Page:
Exercise as it relates to Disease/A Cultural Influence on Knowledge and Attitude towards Diet and Physical Activity in Children
This is a critique of the article 'Evaluation of the Good Start Program: a healthy eating and physical activity intervention for Maori and Pacific Islander children living in Queensland, Australia' by Mihrshahi et al. (2017) .
- 1 What is the background to this research?
- 2 Where is the research from?
- 3 What kind of research was this?
- 4 What did the research involve?
- 5 What were the basic results?
- 6 What conclusions can we take from this research?
- 7 Practical advice
- 8 Further Reading
- 9 References
What is the background to this research?
Obesity can be defined as an abnormal accumulation of body fat  that can lead to the development of other chronic illnesses, cancer, and even death. This dangerous phenomenon is affecting countless children in Australia and worldwide, for example, 'an estimated 20 to 25% of children and adolescents in Australia are overweight, and a quarter of this group is obese' . Childhood obesity is a major concern in Australia as it is directly linked with a shortened life. Thus, it is important to consider employing strategies to ensure children can live a long and healthy life and curtail the obesity epidemic. Physical inactivity and poor diet are equally important risk factors, of obesity, that have been addressed by the research. More importantly, the research highlights how culturally appropriate methods were used to improve knowledge, attitudes and practices related to diet and physical activity (PA) in the target population.
Where is the research from?
The research features a school based intervention called the Good Start Program which took place in Queensland, Australia, in 2013 and 2014. The Good Start Program was driven by a concern for the prevalence of obesity in Maori and Pacific Islander communities and, in particular, the children of these communities. The evaluation indicates that the intervention was delivered by a group of trained multicultural health workers (MHWs) who were all of Maori and Pacific Islander descent. The guidelines for ‘Queensland Multicultural Health Policy Implementation’ outline that the delivery of health care to culturally and linguistically diverse communities is by a culturally competent workforce . For instance, an employee who has the knowledge and understanding of Maori and Pacific Islander culture, and the ability to overcome a language barrier, is culturally competent. The article dedicates a chapter to discussing intervention delivery to enhance the readers insight on the cultural appropriateness of the research which ultimately strengthens it as educational literature.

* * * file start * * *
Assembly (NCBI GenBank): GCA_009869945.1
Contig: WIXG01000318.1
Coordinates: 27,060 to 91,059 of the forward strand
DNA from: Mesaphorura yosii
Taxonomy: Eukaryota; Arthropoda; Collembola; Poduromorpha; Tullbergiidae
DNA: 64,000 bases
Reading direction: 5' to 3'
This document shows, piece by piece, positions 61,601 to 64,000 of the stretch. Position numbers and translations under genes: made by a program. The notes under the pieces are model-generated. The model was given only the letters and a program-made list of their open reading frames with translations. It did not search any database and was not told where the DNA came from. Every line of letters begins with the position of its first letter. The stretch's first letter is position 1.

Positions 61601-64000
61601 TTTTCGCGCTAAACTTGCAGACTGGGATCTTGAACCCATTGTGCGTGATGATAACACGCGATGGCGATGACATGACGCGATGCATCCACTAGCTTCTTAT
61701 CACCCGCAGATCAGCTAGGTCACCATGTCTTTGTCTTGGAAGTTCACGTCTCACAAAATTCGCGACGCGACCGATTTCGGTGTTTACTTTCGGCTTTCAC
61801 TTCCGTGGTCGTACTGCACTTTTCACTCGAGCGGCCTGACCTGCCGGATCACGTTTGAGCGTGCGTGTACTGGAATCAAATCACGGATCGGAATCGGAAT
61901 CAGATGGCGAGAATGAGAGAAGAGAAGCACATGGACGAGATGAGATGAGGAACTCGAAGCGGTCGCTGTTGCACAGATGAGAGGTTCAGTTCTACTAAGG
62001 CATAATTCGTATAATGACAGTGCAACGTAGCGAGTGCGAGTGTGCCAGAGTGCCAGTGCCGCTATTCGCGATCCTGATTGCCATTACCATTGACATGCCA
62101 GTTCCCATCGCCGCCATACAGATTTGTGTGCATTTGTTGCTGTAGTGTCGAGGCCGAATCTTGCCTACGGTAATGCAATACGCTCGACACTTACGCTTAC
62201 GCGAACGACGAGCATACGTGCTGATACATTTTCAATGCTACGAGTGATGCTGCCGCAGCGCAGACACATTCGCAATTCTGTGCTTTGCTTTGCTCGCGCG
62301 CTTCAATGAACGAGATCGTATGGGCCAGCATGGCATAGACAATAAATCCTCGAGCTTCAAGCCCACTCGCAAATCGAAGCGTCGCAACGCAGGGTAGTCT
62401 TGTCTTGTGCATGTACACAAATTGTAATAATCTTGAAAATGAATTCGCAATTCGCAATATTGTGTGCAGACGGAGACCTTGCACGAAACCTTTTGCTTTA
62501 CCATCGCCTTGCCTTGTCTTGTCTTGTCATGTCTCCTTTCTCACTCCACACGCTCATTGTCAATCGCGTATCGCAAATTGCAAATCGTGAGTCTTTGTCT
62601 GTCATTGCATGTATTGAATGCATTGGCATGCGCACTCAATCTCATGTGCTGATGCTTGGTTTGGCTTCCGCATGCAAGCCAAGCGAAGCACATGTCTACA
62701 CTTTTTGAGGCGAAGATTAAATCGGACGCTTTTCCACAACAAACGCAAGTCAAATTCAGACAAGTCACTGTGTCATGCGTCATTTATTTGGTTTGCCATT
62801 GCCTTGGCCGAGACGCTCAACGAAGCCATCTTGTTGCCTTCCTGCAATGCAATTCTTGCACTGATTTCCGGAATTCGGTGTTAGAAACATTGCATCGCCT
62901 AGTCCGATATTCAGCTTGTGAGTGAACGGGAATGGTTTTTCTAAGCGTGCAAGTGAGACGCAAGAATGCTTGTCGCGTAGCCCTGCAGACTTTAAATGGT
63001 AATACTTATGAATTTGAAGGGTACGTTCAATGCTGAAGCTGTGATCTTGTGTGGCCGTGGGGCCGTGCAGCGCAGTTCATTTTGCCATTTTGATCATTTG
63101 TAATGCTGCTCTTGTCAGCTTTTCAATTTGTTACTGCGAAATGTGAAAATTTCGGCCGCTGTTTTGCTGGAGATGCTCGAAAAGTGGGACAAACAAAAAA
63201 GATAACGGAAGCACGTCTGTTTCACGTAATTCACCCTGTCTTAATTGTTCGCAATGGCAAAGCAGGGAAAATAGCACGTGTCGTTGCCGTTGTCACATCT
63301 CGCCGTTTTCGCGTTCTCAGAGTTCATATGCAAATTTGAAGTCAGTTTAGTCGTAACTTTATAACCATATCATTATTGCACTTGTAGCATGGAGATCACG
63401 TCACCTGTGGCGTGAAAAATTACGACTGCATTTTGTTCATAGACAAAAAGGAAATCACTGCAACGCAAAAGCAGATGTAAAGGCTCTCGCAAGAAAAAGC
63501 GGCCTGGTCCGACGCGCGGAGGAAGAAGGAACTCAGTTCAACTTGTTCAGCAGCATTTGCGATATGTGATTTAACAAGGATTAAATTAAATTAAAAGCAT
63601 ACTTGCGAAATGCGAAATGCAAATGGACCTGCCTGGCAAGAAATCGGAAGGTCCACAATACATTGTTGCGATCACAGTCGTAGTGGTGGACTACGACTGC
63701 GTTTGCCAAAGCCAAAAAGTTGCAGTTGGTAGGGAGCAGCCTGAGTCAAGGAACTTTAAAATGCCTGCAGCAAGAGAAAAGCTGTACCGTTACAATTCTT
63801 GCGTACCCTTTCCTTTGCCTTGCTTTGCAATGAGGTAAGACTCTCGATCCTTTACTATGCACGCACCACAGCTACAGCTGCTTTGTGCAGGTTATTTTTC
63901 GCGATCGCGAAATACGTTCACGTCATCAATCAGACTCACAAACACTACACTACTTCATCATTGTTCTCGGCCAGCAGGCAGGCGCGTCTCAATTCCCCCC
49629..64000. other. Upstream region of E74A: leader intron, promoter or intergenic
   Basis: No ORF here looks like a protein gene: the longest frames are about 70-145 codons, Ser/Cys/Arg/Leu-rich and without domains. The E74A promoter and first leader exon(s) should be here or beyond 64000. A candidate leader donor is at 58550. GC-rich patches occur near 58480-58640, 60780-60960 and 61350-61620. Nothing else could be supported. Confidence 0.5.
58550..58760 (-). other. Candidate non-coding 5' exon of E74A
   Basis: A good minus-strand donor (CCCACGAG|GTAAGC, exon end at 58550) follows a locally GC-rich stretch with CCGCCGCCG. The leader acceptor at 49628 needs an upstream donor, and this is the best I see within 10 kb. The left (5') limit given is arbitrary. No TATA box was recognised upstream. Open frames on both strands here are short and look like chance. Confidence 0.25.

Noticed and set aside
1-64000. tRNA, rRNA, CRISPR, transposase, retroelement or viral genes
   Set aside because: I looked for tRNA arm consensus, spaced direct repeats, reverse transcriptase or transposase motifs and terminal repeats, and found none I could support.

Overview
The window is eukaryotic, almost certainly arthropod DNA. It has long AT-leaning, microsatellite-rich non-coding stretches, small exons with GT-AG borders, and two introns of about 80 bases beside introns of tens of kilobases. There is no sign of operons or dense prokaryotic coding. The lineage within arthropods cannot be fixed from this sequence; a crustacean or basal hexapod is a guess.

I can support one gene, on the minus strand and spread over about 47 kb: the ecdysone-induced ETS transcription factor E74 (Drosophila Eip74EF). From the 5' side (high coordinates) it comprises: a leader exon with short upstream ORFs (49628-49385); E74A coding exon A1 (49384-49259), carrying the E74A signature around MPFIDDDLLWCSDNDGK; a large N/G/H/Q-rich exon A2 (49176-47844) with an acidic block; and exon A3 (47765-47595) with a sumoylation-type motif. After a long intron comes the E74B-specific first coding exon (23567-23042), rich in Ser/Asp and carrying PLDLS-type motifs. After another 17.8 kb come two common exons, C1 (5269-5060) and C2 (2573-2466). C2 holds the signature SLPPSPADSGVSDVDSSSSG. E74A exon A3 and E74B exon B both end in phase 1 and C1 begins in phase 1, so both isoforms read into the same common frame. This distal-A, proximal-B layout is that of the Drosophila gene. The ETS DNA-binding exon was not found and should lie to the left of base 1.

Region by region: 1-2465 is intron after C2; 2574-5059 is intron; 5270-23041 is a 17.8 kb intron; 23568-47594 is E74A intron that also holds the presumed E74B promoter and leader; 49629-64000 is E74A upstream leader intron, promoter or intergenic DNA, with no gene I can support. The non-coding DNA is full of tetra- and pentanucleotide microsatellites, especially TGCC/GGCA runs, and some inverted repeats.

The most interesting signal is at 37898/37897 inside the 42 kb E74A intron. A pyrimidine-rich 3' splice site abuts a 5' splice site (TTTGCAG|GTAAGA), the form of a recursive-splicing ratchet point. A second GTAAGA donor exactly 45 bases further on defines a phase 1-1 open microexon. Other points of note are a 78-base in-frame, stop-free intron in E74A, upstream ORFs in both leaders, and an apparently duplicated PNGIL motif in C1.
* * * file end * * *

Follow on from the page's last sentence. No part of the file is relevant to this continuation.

What kind of research was this?
The research involved an outcome of interest, a target group, and no control group which classifies it as a Case Series/Case Report. Because the research consists of reports of cases and uses no control groups to compare outcomes, it provides little statistical validity . Data was collected from students each school term using pre and post questionnaires in order to identify changes in knowledge, attitudes and practices relating to PA and healthy eating.
What did the research involve?
Approximately 375 students (aged 6-19yo) across 19 public schools participated in the program. It was required of the students to engage in a set of activities, every day for a year, that were educational and physically active in nature. A meaningful message relating to healthy eating and PA was focused on during these activities. The program uniquely connected students with the culture of Maori and Pacific Islander people to improve their knowledge and attitude towards diet and PA. Below is a list of the Good Start Program class activities.
- 'Challenge Book': a diary given to students to take home and report their daily PA and nutrition intake.
- 'Can you Dance?': a dance session featuring a mix of hip hop and cultural dance styles.
- 'Eat Well': a classroom based nutrition education program where key messages are learnt through interactive games and fun activities.
- 'Got Talent?': a role play scenario the students create and perform that represent healthy lifestyle behaviours.
- 'Junior Chef': an activity where the children develop basic cooking skills and gain basic nutrition knowledge using culturally tailored resources.
- 'Power Up': a one hour session broken up into a nutrition segment and a PA segment.
- 'Power Up Leadership': a leadership program.
- 'Island Flavour': physically active and fun games where students learn about health, PA and cultural heritage.
A notable limitation of the research is found in the self-administrated method of pre-post questionnaires as data can be susceptible to being over-reported. However, the evaluation explains how the self-administrated method adapted to an interviewer administrated method to accommodate children at earlier stages of learning which may of encouraged the extraction of more accurate information. Another limitation of the research is that some of the data was collected by the MHWs who were responsible for implementation of the program, hence this was not a blinded evaluation and may have introduced bias .
What were the basic results?